Pope Benedict XVI has announced his decision to resign the Papacy effective Feb. 28. It has been 600 years since a pope has resigned his election to the Seat of Saint Peter and thus, for the more than one billion Roman Catholics in the world today, it is a first. Various news agencies are atwitter with reactions from across the globe concerning who knew what when and what will happen next. Although not the usual course of events leading to the conclave for a new pope, most Roman Catholic authorities will try to convince their communities that nothing is suspicious or momentous. The World War II British motto, “Keep Calm and Carry On,” is familiar to Roman Catholics regardless of nationality or historical time.
Indeed there is truth to this idea of continuous sameness. The Roman Catholic Church is in it for the long haul and often does not reflect the contemporary values of a given society at a given temporal moment. There are consistencies that do not waiver. There are also upheavals. There are cracks in the facade of unity and conformity. I think that this is one of those times. I never want to be a Debbie Doomsday but I smell a schism coming on in the Roman Catholic Church. I am neither enthusiastic nor frightened at an impending cultural quake in Roman Catholicism, simply watching and interpreting the signs.
There have always been controversial discussions in the Roman Catholic Church that manage to withstand a desire to separate. Arianism, Donatism, free will versus grace, clerical celibacy, details of transubstantiation, Avignon — these are but a few of the ideas that have been heatedly debated in councils and synods. Schism does not automatically result from disagreement. The Roman Catholic Church is actually successful in balancing theological ideas and is able to craft nuanced teachings that allow for a continuum of thought on certain matters. Of course, on other particular issues the church presents a defined and diligently precise teaching. It’s the administration of power that is the problem. Schism begins with arguments about theology but ends up about authority.
The two familiar schisms in the Roman Catholic Church are the separation of the Eastern Orthodox churches and the Protestant Reformation. Both of these movements began as theological debates concerning spiritual metaphysics, sacramental grace or holy merits. They both ended up being politically charged battles over the location, geographical and administratively, of the teaching authority of the church. Both schisms denied the primacy of the Pope and of the Roman Curia to decide local and/or regional issues regarding belief and practice.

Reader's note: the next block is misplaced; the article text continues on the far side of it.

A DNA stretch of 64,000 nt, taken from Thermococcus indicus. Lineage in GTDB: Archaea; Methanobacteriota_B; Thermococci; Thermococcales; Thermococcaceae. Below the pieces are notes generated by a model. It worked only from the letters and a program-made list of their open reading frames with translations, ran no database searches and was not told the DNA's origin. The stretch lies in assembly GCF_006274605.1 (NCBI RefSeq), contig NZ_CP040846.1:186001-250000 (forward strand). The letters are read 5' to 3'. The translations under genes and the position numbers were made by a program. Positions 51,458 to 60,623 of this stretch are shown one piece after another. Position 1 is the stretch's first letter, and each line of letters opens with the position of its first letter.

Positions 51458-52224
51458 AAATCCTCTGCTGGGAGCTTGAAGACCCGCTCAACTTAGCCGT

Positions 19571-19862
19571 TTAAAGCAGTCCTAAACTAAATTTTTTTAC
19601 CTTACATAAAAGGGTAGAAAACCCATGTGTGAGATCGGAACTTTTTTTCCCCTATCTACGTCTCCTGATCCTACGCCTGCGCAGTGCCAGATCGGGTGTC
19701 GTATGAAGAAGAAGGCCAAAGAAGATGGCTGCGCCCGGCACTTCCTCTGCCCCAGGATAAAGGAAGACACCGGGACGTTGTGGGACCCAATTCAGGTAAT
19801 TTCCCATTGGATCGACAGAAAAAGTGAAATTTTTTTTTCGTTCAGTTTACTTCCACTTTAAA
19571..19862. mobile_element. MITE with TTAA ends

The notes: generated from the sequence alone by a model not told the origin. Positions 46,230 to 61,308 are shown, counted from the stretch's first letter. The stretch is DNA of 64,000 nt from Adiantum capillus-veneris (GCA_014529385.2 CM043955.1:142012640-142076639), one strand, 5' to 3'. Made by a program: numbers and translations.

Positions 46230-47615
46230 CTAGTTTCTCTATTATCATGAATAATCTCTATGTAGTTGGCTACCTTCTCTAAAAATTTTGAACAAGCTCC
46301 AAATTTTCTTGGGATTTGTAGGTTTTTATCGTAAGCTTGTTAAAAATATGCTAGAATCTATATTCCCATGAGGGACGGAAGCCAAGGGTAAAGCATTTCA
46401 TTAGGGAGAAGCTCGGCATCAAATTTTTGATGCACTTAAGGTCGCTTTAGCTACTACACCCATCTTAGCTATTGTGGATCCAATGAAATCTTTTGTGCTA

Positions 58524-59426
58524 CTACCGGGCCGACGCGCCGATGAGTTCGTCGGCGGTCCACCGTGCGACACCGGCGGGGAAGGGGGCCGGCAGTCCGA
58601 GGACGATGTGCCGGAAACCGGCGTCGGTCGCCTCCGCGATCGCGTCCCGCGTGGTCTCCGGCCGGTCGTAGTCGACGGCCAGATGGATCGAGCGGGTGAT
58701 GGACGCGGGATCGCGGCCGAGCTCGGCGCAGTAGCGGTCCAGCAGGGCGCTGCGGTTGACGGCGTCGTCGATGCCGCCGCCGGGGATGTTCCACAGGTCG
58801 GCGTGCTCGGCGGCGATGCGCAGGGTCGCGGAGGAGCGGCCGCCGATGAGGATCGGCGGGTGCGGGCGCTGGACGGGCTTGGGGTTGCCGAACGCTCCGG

Lest we think Roman Catholicism became a model of unified thought after the Council of Trent, to which certain Catholic groups would want us to believe, there continued to be schisms into the modern period. As a result of disagreements with the Vatican I Council’s support of papal supremacy as a teaching authority, various European Catholic communities became independent of Rome. More recently the effects of debate regarding elements of Vatican II Council decisions are seen in Catholic communities that broke off in the 1960s and 1970s who either claimed that the Seat of Saint Peter was empty and therefore Rome had no teaching authority, or that the Pope was an Anti-Pope (or Anti-Christ) and thus, the teaching authority of Rome had been usurped by spirits contrary to the Catholic Christian faith.
All of these moments of separation have pained the Roman Catholic Church who sees herself as the unifying institution for Christianity. The church has been continuously active in efforts to reunify communities under the authority of the pope even to the point of managing theological conflict. The Roman Catholic Church is at another crossroads today as it reflects upon the choice of a new pope. The cardinals will gather, pray and talk. They will vote and a new pope will emerge onto the balcony. It is a momentous decision. The new pope will either support the efforts of a central authority with its ability to intervene and control the decision making opportunities of regional bishops.
It’s not a question of what will the church decide, but of HOW it will decide matters. Will the pope continue to hold a trump card or will he truly recognize the sacramental grace believed by Catholics to infuse their ordained bishops that permits them the discernment necessary to shepherd their local flocks?